Retailers Scramble to Implement AI-Based Pricing Strategies
Supply shortages are easing and consumer spending is up, but inflation is showing no sign of slowing down. As we move further into 2022, it’s clear that retail is facing an uphill battle.
Retail sales rose by 3.8% in January, but much of that increase was due to inflation. According to some estimates, as much as 60% of the projected increase in retail sales in 2022 will be a product of inflation.
When it comes to managing prices and margins, retailers are finding themselves in a position they’ve rarely seen before: Keep prices low and take a shorter margin, or pass on the higher costs to loyal customers?
Big box retailers like Target and Walmart are choosing the former, adopting pricing strategies that involve absorbing some rising costs rather than raising prices. Meanwhile, the department store Macy’s is taking a different approach. The retailer is reportedly testing to see which product categories consumers are more price-sensitive toward — where loyal customers would be willing to spend a little extra.
A Data-Based Approach
The data-based approach to pricing utilized by Macy’s and other large retail chains relies on sophisticated algorithms and the use of artificial intelligence tools to strike the right balance and uncover hidden price ceilings for certain categories of items. Receiving incredible amounts of data continuously gives retailers the ability to quickly detect important embedded signals coming from customers and their operations, which can be acted on to deliver the right customer experience, both online and in-stores.
But industry experts like Philip Melson are encouraging retailers to avoid taking that all-or-nothing approach. Melson says there’s a human element to pricing that retailers can’t replace strictly with AI.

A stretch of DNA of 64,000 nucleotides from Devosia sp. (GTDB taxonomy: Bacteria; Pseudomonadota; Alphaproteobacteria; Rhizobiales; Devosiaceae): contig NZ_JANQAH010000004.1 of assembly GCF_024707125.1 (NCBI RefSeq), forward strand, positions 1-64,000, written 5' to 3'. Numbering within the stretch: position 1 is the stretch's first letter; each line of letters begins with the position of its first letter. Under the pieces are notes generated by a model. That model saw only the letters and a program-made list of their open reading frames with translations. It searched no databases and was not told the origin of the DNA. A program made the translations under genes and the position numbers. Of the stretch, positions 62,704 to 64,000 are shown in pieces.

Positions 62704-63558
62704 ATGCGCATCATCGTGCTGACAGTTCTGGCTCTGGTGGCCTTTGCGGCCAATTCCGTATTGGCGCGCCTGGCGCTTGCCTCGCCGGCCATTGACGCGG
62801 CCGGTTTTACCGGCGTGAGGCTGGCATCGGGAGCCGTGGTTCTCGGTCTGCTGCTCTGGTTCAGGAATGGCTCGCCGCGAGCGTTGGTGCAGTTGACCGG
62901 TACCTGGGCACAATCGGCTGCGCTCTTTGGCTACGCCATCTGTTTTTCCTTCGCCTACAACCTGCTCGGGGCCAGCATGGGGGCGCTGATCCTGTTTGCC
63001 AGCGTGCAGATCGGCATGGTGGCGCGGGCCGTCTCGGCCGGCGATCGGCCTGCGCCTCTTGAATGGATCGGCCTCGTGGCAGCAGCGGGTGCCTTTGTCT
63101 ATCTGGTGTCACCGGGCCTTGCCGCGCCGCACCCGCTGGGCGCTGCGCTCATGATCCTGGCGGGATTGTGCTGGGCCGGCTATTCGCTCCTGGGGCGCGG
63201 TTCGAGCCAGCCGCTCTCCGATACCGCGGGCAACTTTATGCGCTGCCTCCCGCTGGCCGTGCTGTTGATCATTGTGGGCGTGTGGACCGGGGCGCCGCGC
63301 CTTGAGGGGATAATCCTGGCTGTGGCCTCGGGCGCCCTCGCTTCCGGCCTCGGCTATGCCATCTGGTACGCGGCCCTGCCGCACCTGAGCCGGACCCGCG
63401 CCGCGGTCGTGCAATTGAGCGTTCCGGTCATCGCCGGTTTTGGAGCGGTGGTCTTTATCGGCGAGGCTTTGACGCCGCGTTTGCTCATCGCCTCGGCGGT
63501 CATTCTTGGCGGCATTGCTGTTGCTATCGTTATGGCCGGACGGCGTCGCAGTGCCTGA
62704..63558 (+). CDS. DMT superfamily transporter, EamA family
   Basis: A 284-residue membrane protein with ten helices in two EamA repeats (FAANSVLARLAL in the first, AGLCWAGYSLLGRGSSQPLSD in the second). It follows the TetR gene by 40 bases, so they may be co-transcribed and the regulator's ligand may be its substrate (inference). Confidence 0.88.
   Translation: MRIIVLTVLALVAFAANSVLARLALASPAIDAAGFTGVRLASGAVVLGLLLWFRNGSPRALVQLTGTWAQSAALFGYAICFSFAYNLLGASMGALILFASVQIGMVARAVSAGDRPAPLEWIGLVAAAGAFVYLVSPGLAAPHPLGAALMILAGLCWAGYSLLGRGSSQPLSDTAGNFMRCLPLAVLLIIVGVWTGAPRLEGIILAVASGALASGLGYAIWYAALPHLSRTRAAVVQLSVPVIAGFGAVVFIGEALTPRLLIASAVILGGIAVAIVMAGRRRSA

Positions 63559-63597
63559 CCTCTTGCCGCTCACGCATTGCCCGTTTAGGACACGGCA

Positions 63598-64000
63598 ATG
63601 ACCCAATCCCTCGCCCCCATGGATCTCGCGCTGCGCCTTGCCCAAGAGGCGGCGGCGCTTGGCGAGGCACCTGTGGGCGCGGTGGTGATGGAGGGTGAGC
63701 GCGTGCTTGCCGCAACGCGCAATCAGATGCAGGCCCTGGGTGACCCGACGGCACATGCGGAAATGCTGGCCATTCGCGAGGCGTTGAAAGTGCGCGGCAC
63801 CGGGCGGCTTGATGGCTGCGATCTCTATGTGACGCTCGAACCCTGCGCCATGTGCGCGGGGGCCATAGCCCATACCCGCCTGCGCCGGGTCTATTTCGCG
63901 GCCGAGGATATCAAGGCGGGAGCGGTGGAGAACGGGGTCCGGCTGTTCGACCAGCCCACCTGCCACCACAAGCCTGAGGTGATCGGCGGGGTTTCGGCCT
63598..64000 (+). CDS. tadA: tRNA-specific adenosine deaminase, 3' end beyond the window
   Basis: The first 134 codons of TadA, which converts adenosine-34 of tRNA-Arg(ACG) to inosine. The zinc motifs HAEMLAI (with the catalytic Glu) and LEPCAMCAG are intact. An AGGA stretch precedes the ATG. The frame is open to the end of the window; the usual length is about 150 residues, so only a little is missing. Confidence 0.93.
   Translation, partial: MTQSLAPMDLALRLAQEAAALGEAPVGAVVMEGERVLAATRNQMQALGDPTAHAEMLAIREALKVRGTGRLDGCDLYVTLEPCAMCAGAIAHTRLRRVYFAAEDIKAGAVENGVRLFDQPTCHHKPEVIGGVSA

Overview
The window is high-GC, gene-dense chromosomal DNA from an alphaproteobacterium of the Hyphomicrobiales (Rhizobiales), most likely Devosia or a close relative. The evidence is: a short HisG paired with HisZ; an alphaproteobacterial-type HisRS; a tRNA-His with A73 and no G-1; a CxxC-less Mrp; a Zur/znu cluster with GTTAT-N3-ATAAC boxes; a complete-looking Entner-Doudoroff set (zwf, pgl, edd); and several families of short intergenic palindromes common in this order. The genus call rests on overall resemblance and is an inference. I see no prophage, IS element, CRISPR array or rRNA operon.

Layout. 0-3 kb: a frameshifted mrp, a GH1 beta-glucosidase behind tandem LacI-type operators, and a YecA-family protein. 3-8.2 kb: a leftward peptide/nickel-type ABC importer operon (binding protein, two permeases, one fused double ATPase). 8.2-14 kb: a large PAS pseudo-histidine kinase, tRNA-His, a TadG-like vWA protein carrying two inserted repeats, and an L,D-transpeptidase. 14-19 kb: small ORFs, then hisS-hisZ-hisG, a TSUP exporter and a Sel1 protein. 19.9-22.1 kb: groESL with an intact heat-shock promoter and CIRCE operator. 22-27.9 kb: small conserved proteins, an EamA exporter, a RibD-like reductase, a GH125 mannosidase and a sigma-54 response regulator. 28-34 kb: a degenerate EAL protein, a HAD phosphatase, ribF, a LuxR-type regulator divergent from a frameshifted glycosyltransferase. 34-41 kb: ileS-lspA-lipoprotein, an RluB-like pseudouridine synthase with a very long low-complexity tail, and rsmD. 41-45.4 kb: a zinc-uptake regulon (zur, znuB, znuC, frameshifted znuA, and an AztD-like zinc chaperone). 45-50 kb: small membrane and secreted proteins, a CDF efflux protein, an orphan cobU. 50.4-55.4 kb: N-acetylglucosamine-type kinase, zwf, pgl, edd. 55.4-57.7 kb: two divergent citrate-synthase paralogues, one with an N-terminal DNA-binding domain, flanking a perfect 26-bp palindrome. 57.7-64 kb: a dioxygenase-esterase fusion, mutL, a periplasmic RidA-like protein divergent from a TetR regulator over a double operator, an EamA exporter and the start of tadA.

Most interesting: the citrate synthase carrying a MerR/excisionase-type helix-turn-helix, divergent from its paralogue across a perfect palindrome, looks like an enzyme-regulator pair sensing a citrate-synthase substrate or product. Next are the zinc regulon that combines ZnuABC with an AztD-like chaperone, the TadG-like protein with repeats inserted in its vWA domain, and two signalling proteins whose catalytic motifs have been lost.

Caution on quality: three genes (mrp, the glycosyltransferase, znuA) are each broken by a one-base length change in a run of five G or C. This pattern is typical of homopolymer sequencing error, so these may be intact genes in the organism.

“Pricing is highly quantitative in nature and, therefore, lends itself well to AI … [however] there will always be qualitative elements to ensure pricing successfully dovetails with the retailer’s broader mission and brand promise,” Melson says.
At Fractal Analytics, an AI company that provides services in the CPG, retail, and technology sectors, Melson keeps a close eye on how companies navigate inflation-based pricing concerns. He’s now recommending that companies find ways to use AI and human intelligence together in their pricing strategies, so the two approaches will complement one another.
“AI is incredibly powerful; no one would argue that,” he says. “However, every retailer exists for its customers and should tailor the entire experience for them. That means that consideration has to be given for what their brand promise is and upholding that through the lens of pricing.”
The Human Element
Despite his role in helping global Fortune 100 companies bring analytics and AI to their decision-making processes, Melson still believes that humans should be involved in retail pricing decisions. Dramatically changing pricing strategies based on big data alone comes with a high level of risk. For example, a retailer that serves lower-income shoppers might decide to change prices dynamically in order to optimize sales and profit. However, that change would entail a high level of risk if customers on fixed budgets were to enter a store and find that they couldn’t afford the number of items they were expecting to purchase.
“If they can’t be confident they can do so, they will go elsewhere,” Melson says.
One strategy that Melson sees as less risky is using AI to scale competitive price benchmarking on a real-time basis across numerous competitors and geographies. This advanced pricing strategy isn’t new, however improvements in AI technology are leading to an expansion in the set of dynamic factors that retailers can include in their pricing decisions. For example, retailers today can take intraday demand patterns, current or forecasted weather, expected supply chain challenges, and localized inventory levels into account to balance revenues, profit, and inventory turns in a more effective and automated way.
As that same AI technology continues to evolve, Melson sees a future where the number of decisions where a person’s direct intervention is needed decreases, and model-generated pricing recommendations get pushed directly through to execution in an automated way.
“People will get more involved in the exceptions and edge cases,” he says. “Most importantly, [they’ll] spend much more time on the strategic and customer-centric aspects of pricing.”
Stephanie Miles is a senior editor at Street Fight.